Elizabeth Cooke 

 Over fourteen years, Elizabeth has built a career as an Educational Specialist. Elizabeth has worked in direct focus with individualized student support within classrooms, revised curriculums, and coached teachers. Elizabeth has advanced degrees in English, but also well-versed in mathematics and have worked as an instructor and a coach. 

Elizabeth is most passionate about my commitment to students. Elizabeth’s distinctive approach includes mixed methods, cultures of inquiry, and various forms of representation for authentic student learning. This framework gives students a perspective on themselves: who they are and who they would like to become. Education cannot happen in isolation and not without actualization and self-understanding. What students bring to the classroom is just as important as what they do there. Choice, freedom, personal growth, and development are the philosophy of my teaching. The student must be an active agent in their learning. Students must connect to the social world with the potential and value for understanding in more than one setting. Connections are cross-curricular and transferable. Real student learning should intend to shape sentiments, identities, and loyalties.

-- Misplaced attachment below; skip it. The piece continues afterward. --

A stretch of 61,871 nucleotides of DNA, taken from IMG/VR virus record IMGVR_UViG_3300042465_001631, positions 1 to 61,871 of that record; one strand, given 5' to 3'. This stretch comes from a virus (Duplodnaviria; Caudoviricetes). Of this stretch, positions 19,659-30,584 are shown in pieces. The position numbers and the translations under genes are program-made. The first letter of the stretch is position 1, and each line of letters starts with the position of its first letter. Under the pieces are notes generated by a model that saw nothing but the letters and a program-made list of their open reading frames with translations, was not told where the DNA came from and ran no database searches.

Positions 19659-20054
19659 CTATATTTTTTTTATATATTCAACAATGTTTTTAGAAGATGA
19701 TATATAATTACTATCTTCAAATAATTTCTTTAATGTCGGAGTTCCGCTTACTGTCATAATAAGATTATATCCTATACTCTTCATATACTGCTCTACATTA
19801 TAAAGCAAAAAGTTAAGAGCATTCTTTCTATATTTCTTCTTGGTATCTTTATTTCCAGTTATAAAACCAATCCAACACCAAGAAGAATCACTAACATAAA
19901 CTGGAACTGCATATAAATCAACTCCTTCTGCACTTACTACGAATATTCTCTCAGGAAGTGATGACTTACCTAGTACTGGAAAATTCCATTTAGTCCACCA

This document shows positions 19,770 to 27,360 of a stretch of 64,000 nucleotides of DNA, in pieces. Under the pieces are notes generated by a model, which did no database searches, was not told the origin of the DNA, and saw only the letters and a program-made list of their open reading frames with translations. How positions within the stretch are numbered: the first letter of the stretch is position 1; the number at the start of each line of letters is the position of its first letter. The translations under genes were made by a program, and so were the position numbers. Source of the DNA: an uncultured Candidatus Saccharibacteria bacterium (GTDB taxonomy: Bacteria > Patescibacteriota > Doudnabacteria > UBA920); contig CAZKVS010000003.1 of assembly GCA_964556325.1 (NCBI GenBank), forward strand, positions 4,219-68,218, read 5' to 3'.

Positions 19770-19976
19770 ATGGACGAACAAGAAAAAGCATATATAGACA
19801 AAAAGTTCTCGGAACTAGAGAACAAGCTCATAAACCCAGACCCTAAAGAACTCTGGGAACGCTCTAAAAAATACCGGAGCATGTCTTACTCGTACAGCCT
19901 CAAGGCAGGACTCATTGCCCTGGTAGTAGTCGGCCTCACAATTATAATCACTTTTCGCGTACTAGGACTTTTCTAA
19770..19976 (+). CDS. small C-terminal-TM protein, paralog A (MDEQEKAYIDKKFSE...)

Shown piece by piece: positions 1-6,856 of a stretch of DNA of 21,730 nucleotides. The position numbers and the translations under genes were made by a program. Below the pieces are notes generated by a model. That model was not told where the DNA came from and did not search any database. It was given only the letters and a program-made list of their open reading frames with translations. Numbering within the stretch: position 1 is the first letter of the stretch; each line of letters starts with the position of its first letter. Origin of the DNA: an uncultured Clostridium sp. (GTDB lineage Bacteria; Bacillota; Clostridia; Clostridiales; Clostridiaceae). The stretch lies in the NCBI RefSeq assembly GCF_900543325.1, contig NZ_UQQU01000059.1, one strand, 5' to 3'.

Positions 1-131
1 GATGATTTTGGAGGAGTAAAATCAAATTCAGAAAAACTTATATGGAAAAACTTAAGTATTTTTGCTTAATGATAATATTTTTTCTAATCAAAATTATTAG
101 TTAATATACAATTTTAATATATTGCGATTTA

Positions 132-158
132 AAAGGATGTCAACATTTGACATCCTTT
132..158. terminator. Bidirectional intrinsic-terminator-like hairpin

Elizabeth’s greatest strength is her ability to be both creative and reflective. Students should be respected and honored, and expectations of accomplishments and achievements should foundationally be from constructed students’ belief in their abilities. Educators should inspire discovery while informing and cultivating students’ socialization and internalization of their moral imperatives. 

With this in mind, Elizabeth have chosen to pursue dissertation work on self-efficacy, Bandura’s Social Learning Theory, and Tinto’s ideas around student resilience. Titled, Whether You Think You Can or Can’t- You-re Right, my research considers today’s educational and social problems through student context and their motivation and ability. Elizabeth hopes her study will be used to develop better specific behaviors and broader intervention plans concerning individualized learning experiences. Building self-efficacy should be the foundation in education programming. This knowledge can facilitate a positive student experience, reduce regression cycles, and propagate student empowerment. 

Planned goals include community partnerships with alternative schools and focusing on unifying groups through social and emotional learning objectives. This process would incorporate learning exchanges around specific curriculums incorporating goal setting, self-evaluation, and motivational beliefs. Today’s students need to be steered towards optimism more than ever. 

Elizabeth is a Boston native, sports fan, and beach lover. My favorite places include the National History Museum, Harvard square bookstores, and Faneuil Hall. Elizabeth now resides in Santa Barbara, California, and spend as much time enjoying the outdoors, favoring vacations to Catalina island above all else. Elizabeth never leaves home without a book.